Power cuts are a nuisance to any domestic home, for the tourism industry however they can pose serious problems.
The rapid growth in tourism causes an increase in power consumption especially for hotels and resorts. According to Tarek Shalaby, Deputy Manager of the Investors Association, alone in the region of Marsa Alam hotels consume up to 10,000 tonnes of fuel on a daily basis. Most recently, this need could no longer be satisfied by the contractor Egypt Petroleum. As a result, many hotels suffer severely under the fuel shortage that is currently crippling the entire country. Due to their dependence on fossil fuels they now have to satisfy their needs on the black market, thus putting up with an increase double the original price for fuel. This random price rise of about 50 % for energy products causes again a negative impact on hotels’ budget policy, especially in terms of investments and paying wages.
On the long run, the situation demands new solutions for the energy supply of hotels and resorts. This and recent discussions about the efficiency of renewable energy prompted the Investor Association in Marsa Asalam to check the feasibility of an offer they got from the RES Group, a UK-based renewable energy company, the German Society of International Cooperation (GIZ) and a group of Italian tourism investment companies that provide green-tec-solutions for hotels and resorts.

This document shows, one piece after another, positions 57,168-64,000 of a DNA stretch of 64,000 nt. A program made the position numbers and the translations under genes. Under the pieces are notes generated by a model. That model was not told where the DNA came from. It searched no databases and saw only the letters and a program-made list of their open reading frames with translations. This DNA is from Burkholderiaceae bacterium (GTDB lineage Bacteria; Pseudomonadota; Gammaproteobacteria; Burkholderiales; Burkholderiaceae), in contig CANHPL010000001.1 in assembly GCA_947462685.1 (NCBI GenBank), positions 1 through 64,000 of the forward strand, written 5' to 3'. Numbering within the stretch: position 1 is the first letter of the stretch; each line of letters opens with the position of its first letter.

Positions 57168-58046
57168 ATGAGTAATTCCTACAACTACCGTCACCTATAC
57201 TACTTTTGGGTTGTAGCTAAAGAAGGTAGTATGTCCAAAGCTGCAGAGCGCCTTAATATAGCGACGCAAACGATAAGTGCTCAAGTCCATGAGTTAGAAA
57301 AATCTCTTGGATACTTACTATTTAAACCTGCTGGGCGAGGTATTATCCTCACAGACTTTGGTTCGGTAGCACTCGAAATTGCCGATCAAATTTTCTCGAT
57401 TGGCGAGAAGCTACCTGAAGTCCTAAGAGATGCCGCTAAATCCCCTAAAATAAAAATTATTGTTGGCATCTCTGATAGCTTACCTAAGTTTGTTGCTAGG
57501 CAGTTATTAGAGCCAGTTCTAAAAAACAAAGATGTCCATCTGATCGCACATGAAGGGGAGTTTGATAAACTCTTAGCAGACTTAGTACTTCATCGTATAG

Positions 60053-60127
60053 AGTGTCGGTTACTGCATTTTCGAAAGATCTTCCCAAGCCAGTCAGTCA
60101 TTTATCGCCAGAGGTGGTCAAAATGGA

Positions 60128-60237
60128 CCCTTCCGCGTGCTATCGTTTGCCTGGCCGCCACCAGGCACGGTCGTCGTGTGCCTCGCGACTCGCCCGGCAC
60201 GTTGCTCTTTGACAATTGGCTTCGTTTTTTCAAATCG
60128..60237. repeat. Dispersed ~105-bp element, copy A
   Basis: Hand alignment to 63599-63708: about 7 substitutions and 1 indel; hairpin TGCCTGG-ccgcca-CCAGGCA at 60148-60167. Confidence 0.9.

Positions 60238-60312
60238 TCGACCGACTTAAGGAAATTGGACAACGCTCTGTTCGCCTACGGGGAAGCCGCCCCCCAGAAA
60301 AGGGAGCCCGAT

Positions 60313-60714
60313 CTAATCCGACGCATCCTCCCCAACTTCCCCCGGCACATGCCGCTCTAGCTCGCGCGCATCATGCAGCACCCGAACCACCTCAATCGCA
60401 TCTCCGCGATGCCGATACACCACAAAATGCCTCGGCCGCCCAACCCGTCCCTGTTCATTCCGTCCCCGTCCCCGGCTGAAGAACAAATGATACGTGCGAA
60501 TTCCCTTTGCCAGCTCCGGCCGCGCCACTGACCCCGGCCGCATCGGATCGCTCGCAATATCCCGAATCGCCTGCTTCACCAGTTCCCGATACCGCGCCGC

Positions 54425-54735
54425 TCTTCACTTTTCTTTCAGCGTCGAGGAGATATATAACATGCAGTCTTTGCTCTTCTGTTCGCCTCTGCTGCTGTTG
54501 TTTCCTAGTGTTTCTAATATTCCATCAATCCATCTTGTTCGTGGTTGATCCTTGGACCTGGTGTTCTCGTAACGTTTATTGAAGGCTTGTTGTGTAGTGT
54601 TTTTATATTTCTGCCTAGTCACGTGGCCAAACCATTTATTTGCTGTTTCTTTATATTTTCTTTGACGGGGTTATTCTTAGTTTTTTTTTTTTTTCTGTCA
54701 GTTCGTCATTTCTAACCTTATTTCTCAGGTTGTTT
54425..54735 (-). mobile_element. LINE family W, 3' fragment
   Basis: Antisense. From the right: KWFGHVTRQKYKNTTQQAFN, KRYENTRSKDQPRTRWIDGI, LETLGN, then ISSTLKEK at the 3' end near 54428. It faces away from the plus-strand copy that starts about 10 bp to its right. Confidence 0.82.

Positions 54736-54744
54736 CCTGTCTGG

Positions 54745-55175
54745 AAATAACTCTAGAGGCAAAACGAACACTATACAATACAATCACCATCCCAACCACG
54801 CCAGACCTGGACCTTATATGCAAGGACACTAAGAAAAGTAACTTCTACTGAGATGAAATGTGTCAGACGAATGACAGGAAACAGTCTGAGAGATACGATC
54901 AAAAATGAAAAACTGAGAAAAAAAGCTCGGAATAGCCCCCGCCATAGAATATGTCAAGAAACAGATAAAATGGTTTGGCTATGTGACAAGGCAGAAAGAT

In case a contract becomes effective, the project financing is carried through by a Build-Operate-Transfer (BOT) model, wherein a private entity receives a concession by the private or public sector. The thedailynewsegypt reports in its coverage that the Association is in contact with official organs like the Ministry of Tourism, the General Authority for Tourism Development, international donor organizations, and the New and Renewable Energy Authority under the Ministry of Electricity.
One unit provides 1 MW of electric power from solar energy and covers an area of about 20.000 m2. To guaranty a full supply of all hotels in Marsa Asalam Shalaby considers 80 photovoltaic stations worth 170 Mio. EUR to be necessary.